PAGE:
6th April 2018

Perth Police HQ - by Ninian Reid via Flickr
Met Police urged to emulate Glasgow in reducing knife crime deaths

Police in London have been urged to adopt a Scottish knife crime strategy amid a rising tide of violence. Israel Ogunsola, 18, became the latest person to die in the English capital after being found with knife wounds on Wednesday evening in Hackney. The teenager’s death brings the total number of people killed in London so far this year to more than 50. Labour’s Diane Abbott, a Hackney MP and former shadow home secretary, called on London to follow the example of Glasgow, where the pioneering work of the Violence Reduction Unit (VRU) has been credited with helping to dramatically reduce the number of murders.


A parade of Oban’s new teenage police force

Young police cadets, volunteers at their passing out parade. Inspecting the cadets before the award ceremony were Inspector Mark Stephen, pc Claire brown and Chief Inspector Marleen Baillie.


Man accused of knife threat at DCA then struggling with seven cops

Police descended on the art gallery, which also functions as a cinema and bar, following reports of a man allegedly threatening staff. It is understood that the man left the premises following the incident and was later traced by officers. He was detained after an alleged struggle with seven police officers. The man was charged with five separate offences by police. Lloyd Cox, 23, of Mains Loan, appeared at the Sheriff Court and denied that on April 2, at DCA, Nethergate, he behaved in a threatening or abusive manner likely to cause fear or alarm, shouted, swore, threatened people with violence and brandished a glass.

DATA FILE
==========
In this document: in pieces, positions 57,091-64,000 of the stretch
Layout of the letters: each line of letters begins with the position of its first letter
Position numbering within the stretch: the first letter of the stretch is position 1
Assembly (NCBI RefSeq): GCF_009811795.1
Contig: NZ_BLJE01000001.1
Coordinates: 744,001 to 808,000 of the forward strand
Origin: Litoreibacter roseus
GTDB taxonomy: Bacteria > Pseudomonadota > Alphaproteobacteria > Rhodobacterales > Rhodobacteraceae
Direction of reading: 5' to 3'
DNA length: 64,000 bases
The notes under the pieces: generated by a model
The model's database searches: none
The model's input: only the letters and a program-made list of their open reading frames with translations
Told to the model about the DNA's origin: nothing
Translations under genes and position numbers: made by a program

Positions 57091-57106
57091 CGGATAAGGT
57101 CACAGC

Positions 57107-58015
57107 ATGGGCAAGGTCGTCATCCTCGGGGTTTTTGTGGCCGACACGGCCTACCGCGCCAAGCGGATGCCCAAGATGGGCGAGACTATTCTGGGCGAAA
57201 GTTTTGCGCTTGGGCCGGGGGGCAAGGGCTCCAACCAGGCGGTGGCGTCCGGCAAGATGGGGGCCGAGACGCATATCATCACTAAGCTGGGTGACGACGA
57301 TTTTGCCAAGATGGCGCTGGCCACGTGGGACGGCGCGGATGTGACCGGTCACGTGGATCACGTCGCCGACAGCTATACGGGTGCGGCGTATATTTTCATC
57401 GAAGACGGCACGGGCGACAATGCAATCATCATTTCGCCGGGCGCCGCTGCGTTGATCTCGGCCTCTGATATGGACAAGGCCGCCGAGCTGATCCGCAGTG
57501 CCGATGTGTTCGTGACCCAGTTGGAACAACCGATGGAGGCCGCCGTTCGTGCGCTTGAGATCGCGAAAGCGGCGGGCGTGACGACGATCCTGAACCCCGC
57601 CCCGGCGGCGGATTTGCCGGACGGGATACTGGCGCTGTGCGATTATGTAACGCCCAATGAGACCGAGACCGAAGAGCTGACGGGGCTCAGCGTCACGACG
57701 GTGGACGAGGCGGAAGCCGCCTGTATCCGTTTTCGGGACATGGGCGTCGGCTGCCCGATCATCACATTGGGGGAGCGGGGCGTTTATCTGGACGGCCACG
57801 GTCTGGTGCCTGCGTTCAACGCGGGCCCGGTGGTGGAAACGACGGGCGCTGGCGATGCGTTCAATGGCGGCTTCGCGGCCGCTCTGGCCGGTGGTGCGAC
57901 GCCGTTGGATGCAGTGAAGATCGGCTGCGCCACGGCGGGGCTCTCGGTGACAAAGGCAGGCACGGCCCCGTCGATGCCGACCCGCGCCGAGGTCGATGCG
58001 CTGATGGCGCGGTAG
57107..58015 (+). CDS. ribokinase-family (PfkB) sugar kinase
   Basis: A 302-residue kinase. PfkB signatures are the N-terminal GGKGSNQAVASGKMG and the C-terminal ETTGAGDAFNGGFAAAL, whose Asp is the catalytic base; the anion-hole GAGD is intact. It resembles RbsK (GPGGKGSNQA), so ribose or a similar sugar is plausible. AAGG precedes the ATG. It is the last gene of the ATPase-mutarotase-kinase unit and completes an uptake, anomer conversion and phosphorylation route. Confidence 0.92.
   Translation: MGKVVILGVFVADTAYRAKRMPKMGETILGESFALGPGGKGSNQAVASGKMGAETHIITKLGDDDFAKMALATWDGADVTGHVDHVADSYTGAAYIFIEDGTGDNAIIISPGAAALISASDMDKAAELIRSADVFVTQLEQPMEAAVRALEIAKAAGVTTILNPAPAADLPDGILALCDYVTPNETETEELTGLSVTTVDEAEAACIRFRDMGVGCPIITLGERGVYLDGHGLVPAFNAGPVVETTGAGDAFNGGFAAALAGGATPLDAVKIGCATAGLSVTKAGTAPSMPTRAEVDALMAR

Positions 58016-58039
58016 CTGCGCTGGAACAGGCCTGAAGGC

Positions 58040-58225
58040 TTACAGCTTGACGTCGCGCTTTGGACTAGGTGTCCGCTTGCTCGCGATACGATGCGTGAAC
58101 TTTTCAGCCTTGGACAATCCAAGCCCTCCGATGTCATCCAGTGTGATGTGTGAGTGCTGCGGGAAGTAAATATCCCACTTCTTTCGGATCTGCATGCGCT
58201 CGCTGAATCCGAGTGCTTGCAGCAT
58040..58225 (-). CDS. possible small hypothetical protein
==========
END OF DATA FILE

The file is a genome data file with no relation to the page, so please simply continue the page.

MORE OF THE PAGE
Figures reveal vast majority of bike thefts go unsolved

The overwhelming majority of bicycle thefts in Scotland go unsolved, new figures have shown. Nearly 90 per cent of reports of a stolen pedal bike went without a culprit being found in the last year. The figures obtained by the Scottish Conservatives revealed there were 5,394 recorded crimes for bike thefts in the 10 months to January 31, the equivalent of 17 a day.

However, just 548 of these were recorded as “detected”, according to the Police Scotland data. The number of thefts is on course to be significantly higher than 2016/17, when 5,424 incidents were reported for the entire year.



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